The US online media outlet Air Force Times has published a complete breakdown of Washington's fears of supplying F-35 jets to Turkey as the latter plans to acquire Russian S-400 systems.
According to military acquisition researcher at the American Enterprise Institute, Rick Berger, the key problem with S-400 is that it must be connected to a tactical data link, called Link 16, and Identification Friend or Foe systems that would allow it to correctly identify friendly F-35s in the air. If Turkey manages to successfully patch up Russian S-400s to NATO systems, it would mean that the air defence system will get access to encrypted Link 16 codes, F-35 transponder data and emission signatures, allowing it to correctly detect and identify the stealth fighter in the air.
According to Berger, this means that if any of the S-400s, which are interconnected via a military network, manages to leak this data to Moscow because of malware or Russian maintenance specialists then it will render most of the F-35's advantages useless. The same applies to other, less advanced planes, operated by Turkey, he added.
"With the F-35 flying in close proximity to the S-400 system, over time, you could collect sensitive stealth characteristics of this F-35 and learn its detailed stealth capabilities", Berger said.
The researcher added that once Russia or the "highest bidder" obtains Link 16 codes, they will be able to "spoof" transmissions and send fake signals to NATO troops, essentially fooling them.
At the same time, Washington could face problems even if it doesn't supply F-35s to Turkey under the contract, the media outlet indicated. One of the drawbacks will be the need to look for other suppliers for F-35 parts, some of which are made exclusively in Turkey at the moment. Andrew Philip Hunter, a former senior executive at the Department of Defence interviewed by the Air Force Times, indicated that finding alternative producers for them "will put huge costs" on the US, but will also affect the Turkish economy.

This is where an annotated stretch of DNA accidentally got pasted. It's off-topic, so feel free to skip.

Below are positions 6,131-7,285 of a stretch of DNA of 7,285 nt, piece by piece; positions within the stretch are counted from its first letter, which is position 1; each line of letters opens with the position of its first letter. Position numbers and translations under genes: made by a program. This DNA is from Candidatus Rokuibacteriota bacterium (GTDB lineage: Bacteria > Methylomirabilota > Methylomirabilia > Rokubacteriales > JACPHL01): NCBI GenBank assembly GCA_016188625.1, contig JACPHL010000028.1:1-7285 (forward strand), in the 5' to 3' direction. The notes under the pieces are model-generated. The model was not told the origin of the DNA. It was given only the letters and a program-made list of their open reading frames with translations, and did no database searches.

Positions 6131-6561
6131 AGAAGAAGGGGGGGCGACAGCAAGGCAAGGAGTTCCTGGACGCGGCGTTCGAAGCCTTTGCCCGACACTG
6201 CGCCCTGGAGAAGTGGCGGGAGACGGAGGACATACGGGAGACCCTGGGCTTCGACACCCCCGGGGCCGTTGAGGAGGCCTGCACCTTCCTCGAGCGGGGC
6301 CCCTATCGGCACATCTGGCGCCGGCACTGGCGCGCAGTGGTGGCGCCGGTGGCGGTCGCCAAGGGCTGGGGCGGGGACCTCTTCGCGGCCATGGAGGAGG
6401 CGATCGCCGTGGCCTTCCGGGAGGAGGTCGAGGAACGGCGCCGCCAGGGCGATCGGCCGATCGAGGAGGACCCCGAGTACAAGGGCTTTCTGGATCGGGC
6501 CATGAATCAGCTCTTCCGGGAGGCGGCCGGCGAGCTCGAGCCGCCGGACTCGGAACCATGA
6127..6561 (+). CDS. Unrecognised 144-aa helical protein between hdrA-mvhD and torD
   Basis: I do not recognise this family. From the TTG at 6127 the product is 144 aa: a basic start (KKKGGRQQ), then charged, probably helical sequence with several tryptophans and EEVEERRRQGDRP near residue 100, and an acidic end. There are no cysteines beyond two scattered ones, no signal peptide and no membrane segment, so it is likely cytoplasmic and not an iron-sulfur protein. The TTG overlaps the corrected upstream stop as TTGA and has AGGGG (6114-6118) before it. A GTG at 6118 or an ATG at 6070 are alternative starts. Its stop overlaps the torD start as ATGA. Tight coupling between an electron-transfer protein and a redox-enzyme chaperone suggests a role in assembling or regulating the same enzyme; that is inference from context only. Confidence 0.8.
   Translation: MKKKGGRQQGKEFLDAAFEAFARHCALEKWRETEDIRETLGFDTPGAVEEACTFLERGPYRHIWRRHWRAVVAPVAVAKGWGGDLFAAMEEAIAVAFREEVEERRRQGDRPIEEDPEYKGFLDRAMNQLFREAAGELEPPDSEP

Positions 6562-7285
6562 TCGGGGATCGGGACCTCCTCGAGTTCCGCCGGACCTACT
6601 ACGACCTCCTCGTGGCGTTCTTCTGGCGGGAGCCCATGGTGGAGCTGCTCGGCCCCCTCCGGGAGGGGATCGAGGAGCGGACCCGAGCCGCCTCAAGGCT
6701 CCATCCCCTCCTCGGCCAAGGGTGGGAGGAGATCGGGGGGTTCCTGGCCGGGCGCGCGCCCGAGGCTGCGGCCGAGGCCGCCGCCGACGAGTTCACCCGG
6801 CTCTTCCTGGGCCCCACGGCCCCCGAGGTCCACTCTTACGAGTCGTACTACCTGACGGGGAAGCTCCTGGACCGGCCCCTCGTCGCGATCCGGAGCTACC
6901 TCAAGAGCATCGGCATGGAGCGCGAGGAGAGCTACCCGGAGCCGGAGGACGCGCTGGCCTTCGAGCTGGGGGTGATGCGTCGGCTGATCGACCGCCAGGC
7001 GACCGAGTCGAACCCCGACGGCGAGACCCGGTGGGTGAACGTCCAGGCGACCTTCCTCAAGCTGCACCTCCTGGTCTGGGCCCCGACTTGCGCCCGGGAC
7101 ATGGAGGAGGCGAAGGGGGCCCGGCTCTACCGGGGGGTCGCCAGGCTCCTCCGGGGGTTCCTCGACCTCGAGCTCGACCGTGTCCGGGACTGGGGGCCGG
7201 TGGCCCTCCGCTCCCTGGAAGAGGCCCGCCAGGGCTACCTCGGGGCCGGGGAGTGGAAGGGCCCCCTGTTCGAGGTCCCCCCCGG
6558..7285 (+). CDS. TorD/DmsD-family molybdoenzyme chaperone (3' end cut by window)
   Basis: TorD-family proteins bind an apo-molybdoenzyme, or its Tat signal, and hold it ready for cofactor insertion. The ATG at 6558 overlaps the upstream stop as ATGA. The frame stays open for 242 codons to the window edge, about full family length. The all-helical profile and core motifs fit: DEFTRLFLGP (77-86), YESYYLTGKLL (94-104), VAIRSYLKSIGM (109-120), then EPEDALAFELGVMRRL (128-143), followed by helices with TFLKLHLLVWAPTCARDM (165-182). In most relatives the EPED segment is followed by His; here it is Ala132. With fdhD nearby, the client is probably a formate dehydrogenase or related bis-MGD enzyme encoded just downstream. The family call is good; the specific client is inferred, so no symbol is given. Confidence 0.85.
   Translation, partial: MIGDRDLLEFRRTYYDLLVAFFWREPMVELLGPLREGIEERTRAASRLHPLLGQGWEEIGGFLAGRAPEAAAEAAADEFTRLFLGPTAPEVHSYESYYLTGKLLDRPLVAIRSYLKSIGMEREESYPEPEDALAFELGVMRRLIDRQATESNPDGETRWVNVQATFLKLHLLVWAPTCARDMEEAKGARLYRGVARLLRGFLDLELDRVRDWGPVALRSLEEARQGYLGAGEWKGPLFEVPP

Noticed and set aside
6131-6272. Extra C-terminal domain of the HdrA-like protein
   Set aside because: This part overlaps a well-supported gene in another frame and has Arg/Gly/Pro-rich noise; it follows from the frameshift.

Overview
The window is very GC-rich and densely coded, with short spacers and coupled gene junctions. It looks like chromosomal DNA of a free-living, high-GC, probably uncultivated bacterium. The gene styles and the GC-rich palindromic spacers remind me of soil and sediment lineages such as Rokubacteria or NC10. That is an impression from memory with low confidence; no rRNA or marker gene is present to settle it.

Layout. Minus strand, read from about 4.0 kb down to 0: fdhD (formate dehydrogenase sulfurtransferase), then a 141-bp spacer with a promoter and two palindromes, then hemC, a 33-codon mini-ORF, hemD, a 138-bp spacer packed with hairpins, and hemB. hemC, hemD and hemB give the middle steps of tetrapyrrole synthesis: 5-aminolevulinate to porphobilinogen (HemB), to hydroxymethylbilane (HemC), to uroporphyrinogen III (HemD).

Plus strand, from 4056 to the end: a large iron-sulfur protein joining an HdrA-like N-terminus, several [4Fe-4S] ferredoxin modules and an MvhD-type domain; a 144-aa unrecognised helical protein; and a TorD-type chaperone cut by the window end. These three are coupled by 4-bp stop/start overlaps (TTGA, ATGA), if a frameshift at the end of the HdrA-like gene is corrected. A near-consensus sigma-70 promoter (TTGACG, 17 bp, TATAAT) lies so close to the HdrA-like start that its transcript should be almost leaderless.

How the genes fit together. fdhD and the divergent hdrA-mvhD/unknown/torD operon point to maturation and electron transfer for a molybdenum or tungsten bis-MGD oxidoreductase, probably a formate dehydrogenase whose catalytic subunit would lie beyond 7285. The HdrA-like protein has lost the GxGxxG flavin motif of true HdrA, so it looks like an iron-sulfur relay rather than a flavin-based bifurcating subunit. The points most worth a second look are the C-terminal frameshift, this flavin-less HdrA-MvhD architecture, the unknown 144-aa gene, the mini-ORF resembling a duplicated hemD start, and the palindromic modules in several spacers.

What is more, Ankara could deny US the right to station its troops at the Incirlik Air Base, which Washington actively uses for its Middle East operations, as retaliation for halting F-35 supplies.
"We're kind of sleep walking into this inevitability that Turkey is out of the F-35 programme. If we don't give them the F-35, why would they want our people there", Berger said.
Even if this scenario doesn't come to life, US forces on Incirlik Air Base will still be limited in their manoeuvres. Namely, they won't be able to use F-35s either, if a S-400 is be deployed nearby, as it will still be able to gather info on the F-35's signature.
Hunter noted that the base is not essential for the US, as it can switch to other Middle East states, such as Qatar, where Washington also has a military base. At the same time, Qatar has also shown interest in Russian S-400 systems.
"My guess is our military folks wouldn't be thrilled about that either", Berger said.
Washington has been trying to convince Ankara to drop the S-400 procurement deal with Russia for over a year, but with little success. In his latest interview, Turkish President Recep Tayyip Erdogan noted that Ankara had tried to buy American Patriot systems instead, but the US had failed to give a better offer than Russia and hence Turkey move on with the S-400 option.
The US has repeatedly expressed concern that S-400s in Turkey may compromise F-35 jets and threatened to halt F-35s' supplies to Ankara. According to some reports, Washington has already done so. In the most recent development, US Vice President Mike Pence said that Ankara must choose between the S-400s and its membership in NATO.
Turkey slammed the US for allegedly using the F-35 to "blackmail" Ankara into dropping the S-400s. Erdogan has repeatedly indicated that Turkey will not abandon the deal with Russia and has demanded timely delivery of the American stealth jets.